“‘Specific grounds for revocation [of pro hac vice status] can include unprofessional conduct, violation of the local rules, and a wide variety of ethics violations,’ as well as ‘an attorney’s impact on judicial economy,’” Smith explained.
Rather than depend on one “bold ground” for revocation, the judge said a court could consider “‘the combined effect of an attorney’s misconduct and disregard for the Local Rules, so long as the attorney is provided due process.’”
Here, Smith found that the cumulative effect of Haysbert’s conduct warranted the revocation of his pro hac vice status.
While the declaration of a mistrial is an “extreme measure,” Smith believed the case had become “completely infected” by the cumulation of Haysbert’s misconduct and the existing prejudice couldn’t be cured by a cautionary instruction.
The judge pointed out that the “repeated, and intentional, injections by Mr. Haysbert of insurance/risk management and an improper standard of care in this negligence suit” was reversible error.
And when a cautionary instruction can’t cure the overwhelming prejudicial effect of an improper remark or question, a court is required to grant a new trial if requested.
“Given the repetitive nature of these lines of questioning which Mr. Haysbert knew, or at least should have known based on depositions and discovery in this case would inevitably lead to responses relating to Defendants’ risk management/insurance, the court found this be a deliberate injection of insurance into the case,” Smith wrote. “Therefore, it is the court’s opinion that this issue alone is grounds for a mistrial.”
But this wasn’t Smith’s only concern of prejudice.
Many of the reasons supporting the revocation of Haysbert’s pro hac vice status also supported declaring a mistrial, “all of which have, no doubt, had a prejudicial effect on the jury and cannot be cured by any type of curative instruction,” Smith said. “In the court’s opinion, the whole atmosphere of this trial has become infected.”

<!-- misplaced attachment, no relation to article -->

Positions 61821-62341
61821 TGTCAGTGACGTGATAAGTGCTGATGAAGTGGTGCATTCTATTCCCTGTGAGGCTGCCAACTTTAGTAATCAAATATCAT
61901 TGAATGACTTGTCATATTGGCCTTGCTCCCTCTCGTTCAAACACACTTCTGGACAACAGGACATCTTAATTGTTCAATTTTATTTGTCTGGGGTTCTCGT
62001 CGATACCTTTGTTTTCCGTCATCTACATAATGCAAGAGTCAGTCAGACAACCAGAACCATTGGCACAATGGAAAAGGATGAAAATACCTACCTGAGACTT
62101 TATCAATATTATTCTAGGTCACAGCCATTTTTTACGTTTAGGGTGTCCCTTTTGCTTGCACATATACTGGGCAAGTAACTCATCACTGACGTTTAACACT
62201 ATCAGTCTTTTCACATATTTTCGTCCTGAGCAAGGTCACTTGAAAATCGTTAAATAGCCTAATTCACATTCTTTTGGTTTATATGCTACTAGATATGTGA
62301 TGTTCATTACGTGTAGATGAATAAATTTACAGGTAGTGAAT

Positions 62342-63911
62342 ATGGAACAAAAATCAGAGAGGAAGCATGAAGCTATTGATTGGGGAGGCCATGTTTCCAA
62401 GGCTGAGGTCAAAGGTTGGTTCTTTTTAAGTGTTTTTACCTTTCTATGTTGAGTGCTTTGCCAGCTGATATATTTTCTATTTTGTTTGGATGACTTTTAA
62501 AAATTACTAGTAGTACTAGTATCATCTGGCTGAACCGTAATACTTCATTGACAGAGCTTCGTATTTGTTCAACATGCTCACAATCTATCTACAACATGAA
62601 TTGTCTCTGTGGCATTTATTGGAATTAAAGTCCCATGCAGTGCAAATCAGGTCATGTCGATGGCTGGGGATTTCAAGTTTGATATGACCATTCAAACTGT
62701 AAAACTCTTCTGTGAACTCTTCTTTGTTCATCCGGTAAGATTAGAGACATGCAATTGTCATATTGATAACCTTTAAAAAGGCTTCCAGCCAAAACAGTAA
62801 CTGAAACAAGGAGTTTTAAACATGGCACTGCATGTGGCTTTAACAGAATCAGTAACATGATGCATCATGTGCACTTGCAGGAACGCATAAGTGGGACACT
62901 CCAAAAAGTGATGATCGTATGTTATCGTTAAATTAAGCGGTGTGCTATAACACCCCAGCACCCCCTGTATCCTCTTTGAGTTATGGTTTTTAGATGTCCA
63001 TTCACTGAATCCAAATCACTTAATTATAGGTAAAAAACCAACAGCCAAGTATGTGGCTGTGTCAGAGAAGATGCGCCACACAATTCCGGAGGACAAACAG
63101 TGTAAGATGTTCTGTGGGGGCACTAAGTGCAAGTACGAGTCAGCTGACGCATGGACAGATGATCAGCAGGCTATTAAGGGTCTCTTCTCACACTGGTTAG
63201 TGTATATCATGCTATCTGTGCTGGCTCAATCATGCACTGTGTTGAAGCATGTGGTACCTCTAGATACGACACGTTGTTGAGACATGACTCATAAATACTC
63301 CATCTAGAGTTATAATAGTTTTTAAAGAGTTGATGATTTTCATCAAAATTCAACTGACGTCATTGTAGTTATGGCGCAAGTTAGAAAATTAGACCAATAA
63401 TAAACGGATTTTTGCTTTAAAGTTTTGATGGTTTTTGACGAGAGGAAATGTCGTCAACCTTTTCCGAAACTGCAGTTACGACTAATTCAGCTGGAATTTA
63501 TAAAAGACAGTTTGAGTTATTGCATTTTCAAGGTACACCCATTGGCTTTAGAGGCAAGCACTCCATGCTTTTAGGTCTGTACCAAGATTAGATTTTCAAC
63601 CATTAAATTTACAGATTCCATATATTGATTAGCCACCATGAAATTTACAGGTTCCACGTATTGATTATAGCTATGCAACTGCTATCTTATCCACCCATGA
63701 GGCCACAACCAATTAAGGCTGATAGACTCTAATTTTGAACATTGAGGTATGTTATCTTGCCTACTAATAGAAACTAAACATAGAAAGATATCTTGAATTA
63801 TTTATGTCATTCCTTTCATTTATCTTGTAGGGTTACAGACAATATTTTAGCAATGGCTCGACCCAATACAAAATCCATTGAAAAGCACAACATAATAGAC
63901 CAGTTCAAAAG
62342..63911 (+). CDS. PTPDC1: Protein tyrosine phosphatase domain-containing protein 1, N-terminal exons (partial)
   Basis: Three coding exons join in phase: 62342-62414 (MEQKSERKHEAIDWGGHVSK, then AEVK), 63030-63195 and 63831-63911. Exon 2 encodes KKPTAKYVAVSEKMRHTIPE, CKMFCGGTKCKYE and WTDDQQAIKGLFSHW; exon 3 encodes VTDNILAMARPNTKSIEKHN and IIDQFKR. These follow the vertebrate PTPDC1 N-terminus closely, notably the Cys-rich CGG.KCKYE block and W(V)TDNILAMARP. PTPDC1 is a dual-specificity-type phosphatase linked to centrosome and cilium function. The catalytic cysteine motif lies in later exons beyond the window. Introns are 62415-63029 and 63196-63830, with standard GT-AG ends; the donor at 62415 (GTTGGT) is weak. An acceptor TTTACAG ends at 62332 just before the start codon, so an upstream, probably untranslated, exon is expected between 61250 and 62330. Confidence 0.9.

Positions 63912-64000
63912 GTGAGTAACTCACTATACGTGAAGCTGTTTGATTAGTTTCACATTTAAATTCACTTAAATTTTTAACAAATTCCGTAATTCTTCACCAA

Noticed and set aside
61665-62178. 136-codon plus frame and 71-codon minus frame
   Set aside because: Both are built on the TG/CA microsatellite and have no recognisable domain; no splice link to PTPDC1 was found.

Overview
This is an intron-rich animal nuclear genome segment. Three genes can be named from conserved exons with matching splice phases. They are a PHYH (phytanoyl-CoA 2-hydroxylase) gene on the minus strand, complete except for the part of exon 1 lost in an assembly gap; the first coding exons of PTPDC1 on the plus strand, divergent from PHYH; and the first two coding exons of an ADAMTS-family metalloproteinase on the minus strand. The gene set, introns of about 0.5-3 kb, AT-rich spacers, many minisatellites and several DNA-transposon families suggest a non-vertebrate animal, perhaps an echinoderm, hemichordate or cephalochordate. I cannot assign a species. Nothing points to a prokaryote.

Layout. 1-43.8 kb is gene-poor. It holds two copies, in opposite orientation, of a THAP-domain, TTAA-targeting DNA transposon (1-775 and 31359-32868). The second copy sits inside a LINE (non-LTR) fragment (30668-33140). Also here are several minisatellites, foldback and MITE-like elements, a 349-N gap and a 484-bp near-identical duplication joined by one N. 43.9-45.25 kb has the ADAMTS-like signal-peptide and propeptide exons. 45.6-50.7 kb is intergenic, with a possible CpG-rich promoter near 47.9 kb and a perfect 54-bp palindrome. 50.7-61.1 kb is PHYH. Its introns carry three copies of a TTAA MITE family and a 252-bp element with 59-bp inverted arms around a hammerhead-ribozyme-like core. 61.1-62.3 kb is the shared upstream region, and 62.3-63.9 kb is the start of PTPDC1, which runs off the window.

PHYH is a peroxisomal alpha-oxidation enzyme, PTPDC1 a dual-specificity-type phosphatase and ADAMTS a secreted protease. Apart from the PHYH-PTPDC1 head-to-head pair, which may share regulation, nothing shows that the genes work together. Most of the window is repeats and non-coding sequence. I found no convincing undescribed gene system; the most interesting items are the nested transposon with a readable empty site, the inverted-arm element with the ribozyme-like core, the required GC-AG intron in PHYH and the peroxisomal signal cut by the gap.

Smith then ruled that allowing plaintiff’s local counsel to continue the trial without Haysbert would be extremely prejudicial to her.
“Mr. McKelvey did not examine a single witness, rarely was able to answer questions posed by the court regarding the case, and allowed numerous rules violations to occur before the court, apparently without counsel to Mr. Haysbert,” the judge pointed out.
Haysbert had conducted the trial and held himself out as lead counsel.
“His sudden absence from the trial would inevitably cause much speculation among members of the jury, which was also a major concern to the court,” Smith wrote. “Such speculation is not appropriate in a jury trial.”
The judge said the cumulation of problems thwarted fairness for everyone involved and no curative instruction could overcome the prejudice.
“Succinctly put, the court is of the opinion that the process of trial has been abused and a fair trial in the presence of this jury could not go forward at this juncture,” Smith concluded. “Therefore, the court has no choice but to grant Defendants’ Motion for Mistrial.”